Ahead of a rare screening in Glasgow, the director shares his memories of filming the 90s techno documentary
18 Feb 2015
Only the few will have seen Sähkö The Movie – regarded among certain technoheads as the ‘Holy Grail of electronic music documentaries’. Rarely screened live, besides the odd special event like Sonar festival, or a night at MoMA in New York, it’s coming to Glasgow for its 20th anniversary, and a special event in the Glasgow Short Film Festival. Although many won’t have laid eyes on it, there’s a chance some Scottish readers (especially clubbers of a certain vintage) could be in the film.
Jimi Tenor, director of the 44-minute documentary, and semi-legendary Finnish techno producer turned pop/jazz musician, remembers the mid-nineties trip to Glasgow where some of the film was made.
‘Keith [McIvor, aka JD Twitch) had his club at the Barrowlands – Pure. He invited me over for that which was a lot of fun. They liked a track of mine, ‘Take Me Baby’. It reminded him of Suicide and we all liked Suicide. Anyway, they liked it and released a 12” on their label [T&B] in 1995.’ (Warp Records later re-released it, and Hudson Mohawke covered it.)
‘After that Keith and I have stayed in touch, and worked on other events like Optimo and the Venice Biennale since.’
Two decades on, Tenor’s been invited back to screen his documentary at Glasgow’s Glue Factory, and play a live set, with support from the inimitable Golden Teacher.
‘It might be quite weird for Glasgow audiences to watch,’ says Tenor of his film, shot in 16mm and newly restored digitally. ‘Some of the clothes are quite funny, and it’s interesting to see the streets, the Barrowlands, a pool hall; how the city has changed since then.’
‘It’s a bit like a road movie, or a music video; there’s very little dialogue,’ explains Tenor, who was a key player on Finnish ultra-minimalist techno label, Sähkö Recordings (sähkö means ‘electricity’), founded by Tommi Grönlund in 1993. The film follows Tenor and labelmates, the excellent Mika Vainio and Ilpo Väisänen (solo artists who performed together as Pan(a)sonic), as they share their ultra-sparse techno, weird noise music and self-made instruments with the world.
‘The quality is rough, but I think the Super 8 format is lovely. It was always supposed to be like that, but it’s not like, I don’t know … Harry Potter quality.’
‘It’s a piece of history now,’ he laughs. ‘It’s about those times, and the completely weird outfits we wore, those big plastic glasses I wore – and still wear now. The main idea behind what we were doing was to make something simple, nothing fancy. But we wanted it to be something hopefully a bit strange, and surprising.’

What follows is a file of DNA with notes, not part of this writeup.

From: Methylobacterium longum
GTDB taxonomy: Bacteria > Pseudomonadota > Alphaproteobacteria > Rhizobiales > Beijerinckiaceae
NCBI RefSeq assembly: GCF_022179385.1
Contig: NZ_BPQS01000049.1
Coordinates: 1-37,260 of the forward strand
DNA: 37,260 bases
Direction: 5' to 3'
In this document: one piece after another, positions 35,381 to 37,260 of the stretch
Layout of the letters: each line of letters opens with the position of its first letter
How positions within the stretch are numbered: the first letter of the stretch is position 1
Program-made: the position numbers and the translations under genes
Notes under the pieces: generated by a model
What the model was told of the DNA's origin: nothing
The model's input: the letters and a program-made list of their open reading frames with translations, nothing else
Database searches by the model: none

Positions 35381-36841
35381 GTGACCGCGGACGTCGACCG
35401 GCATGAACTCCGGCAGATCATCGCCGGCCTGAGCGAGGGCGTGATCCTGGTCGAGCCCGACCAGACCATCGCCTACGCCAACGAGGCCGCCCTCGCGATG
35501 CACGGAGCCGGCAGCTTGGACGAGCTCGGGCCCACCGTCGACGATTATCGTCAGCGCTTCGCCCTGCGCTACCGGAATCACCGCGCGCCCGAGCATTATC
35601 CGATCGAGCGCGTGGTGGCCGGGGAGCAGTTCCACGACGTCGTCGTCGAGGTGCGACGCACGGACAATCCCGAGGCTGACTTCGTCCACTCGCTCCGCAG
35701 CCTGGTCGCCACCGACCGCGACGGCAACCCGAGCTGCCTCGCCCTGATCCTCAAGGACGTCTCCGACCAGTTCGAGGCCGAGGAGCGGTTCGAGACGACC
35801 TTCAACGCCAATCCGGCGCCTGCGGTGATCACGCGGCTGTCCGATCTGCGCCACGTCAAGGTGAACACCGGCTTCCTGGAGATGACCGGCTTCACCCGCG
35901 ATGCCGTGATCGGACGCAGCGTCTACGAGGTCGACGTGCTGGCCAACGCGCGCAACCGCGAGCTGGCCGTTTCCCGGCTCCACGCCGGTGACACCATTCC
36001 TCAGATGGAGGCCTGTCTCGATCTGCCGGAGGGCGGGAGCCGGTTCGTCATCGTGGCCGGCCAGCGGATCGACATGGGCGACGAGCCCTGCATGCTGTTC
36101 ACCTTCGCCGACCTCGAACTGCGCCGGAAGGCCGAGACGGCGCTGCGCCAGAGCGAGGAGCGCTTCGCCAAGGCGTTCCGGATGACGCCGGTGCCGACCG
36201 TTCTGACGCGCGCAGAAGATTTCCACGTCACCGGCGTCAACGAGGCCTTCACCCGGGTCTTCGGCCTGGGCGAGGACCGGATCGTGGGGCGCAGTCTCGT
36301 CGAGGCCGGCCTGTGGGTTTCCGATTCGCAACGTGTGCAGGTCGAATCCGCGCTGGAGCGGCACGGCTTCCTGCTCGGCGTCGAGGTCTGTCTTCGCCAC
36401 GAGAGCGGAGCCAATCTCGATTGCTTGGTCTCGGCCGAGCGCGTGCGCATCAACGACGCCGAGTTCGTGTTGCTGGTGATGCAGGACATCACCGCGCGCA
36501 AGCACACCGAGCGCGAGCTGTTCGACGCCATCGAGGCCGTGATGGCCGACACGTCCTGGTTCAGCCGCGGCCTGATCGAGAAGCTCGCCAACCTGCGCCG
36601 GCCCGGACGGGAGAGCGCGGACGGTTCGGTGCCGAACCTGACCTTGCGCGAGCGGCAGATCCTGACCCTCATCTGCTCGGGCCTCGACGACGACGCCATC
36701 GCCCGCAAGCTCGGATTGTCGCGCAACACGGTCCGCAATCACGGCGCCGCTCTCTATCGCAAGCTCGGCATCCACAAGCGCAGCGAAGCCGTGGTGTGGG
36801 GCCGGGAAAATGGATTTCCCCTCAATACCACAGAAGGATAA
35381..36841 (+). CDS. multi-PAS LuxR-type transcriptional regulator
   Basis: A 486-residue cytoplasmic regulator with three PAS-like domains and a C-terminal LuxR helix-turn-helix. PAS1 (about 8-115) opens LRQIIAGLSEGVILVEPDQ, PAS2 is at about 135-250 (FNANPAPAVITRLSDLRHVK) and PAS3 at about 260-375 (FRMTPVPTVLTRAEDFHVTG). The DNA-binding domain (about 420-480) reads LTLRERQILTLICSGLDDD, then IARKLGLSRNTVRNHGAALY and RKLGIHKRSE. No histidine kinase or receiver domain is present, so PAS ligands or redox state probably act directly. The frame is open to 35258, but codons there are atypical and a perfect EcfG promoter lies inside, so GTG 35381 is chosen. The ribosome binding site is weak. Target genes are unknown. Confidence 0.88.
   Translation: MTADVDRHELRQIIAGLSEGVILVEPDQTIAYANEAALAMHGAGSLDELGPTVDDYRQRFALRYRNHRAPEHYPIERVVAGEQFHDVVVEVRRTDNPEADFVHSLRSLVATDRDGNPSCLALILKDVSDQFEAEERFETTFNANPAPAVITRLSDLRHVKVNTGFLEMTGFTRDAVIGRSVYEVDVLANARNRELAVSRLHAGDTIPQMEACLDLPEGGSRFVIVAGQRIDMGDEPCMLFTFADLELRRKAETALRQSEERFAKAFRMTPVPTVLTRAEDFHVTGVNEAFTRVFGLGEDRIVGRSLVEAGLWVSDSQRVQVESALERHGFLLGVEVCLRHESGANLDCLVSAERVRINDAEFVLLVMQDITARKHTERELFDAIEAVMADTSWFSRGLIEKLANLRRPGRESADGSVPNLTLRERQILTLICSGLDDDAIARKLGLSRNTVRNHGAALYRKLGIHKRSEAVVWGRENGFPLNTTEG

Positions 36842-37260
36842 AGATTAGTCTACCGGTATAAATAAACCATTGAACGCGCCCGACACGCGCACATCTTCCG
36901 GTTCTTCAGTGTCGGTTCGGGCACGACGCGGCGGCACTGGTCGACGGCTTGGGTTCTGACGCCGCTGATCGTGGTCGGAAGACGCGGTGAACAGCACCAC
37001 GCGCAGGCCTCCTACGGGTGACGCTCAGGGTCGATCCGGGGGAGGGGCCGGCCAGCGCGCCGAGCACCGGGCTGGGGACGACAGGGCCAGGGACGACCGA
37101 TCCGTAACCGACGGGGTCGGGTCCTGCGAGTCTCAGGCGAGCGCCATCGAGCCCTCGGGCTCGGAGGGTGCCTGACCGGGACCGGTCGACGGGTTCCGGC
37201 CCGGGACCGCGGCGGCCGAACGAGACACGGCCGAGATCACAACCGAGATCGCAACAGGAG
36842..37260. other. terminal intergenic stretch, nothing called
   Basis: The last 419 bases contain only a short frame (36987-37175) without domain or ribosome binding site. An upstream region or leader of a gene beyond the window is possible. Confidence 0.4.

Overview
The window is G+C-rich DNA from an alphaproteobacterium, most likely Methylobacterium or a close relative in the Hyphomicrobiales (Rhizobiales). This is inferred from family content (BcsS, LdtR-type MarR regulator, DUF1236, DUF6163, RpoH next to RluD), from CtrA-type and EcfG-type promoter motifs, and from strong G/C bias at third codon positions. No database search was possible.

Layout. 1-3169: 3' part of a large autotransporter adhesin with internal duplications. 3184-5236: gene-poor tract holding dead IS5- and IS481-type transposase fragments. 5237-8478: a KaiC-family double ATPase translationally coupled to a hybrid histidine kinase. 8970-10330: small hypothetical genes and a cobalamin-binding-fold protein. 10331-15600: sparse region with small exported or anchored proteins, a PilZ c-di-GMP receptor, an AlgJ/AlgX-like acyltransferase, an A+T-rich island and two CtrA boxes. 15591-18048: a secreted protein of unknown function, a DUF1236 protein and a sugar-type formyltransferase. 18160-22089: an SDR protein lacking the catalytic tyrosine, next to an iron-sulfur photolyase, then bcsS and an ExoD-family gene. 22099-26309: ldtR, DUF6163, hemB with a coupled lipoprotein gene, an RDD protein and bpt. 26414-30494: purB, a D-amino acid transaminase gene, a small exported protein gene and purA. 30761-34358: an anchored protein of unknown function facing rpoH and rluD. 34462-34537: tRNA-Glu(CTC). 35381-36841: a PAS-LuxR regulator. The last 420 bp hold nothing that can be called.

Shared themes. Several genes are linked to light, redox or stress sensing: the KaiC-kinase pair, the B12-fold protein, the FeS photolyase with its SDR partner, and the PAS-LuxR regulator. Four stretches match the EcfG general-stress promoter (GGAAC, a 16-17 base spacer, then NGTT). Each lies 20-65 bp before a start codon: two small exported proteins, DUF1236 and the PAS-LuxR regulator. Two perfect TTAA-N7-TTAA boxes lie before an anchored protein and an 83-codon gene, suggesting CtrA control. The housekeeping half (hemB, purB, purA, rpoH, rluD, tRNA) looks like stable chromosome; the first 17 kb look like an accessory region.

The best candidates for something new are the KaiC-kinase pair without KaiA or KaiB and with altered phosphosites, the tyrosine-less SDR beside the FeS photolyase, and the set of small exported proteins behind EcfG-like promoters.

‘In those days the laptop thing hadn’t happened,’ he goes on. ‘We were using really heavy hardware back then. Sometimes my kit would weigh about 20 kilos. These days, flight luggage restrictions don’t even let you travel with that anymore! Back then they’d allow much more but I’d still board planes wearing three jackets, and all the pockets were stuffed with cables.’
Although Sähkö has earned cult status in some electronic music circles, Tenor stresses that a lot of the elements that fans love about the label’s sound sometimes came about through necessity, as much as design.
‘The equipment we were using wasn’t rare at the time – we just used what was cheap. Nowadays some of the bits have become really expensive, but it certainly wasn’t back then. We used unfashionable, second-hand, analogue stuff. It was a good moment for us to get hold of it – just as it was becoming out of step and they were switching gradually to new, digital equipment.
‘The main idea was that it was very simple, not complicated, so the audience could understand the system going on, and how roughly it had been made. I find often when people do stuff with laptops now, using a lot of samplers, the whole thing gets quite complicated. You listen, and it’s like, “what exactly is going on here?”. You can’t tell what was done at home, what’s happening live, when they are just pressing play … With our stuff, when something happened, you could see it happening. There was a live, improvised, noise side to what we did onstage, for sure.’
‘Obviously we wanted it to provide entertainment. It was always supposed to be enjoyable, just not in a predictable way. Now I may be a hippie with long hair, but I won’t be having an early night. I still hope to have a good party on the dancefloor in Glasgow. Of course I do – I’m still alive!’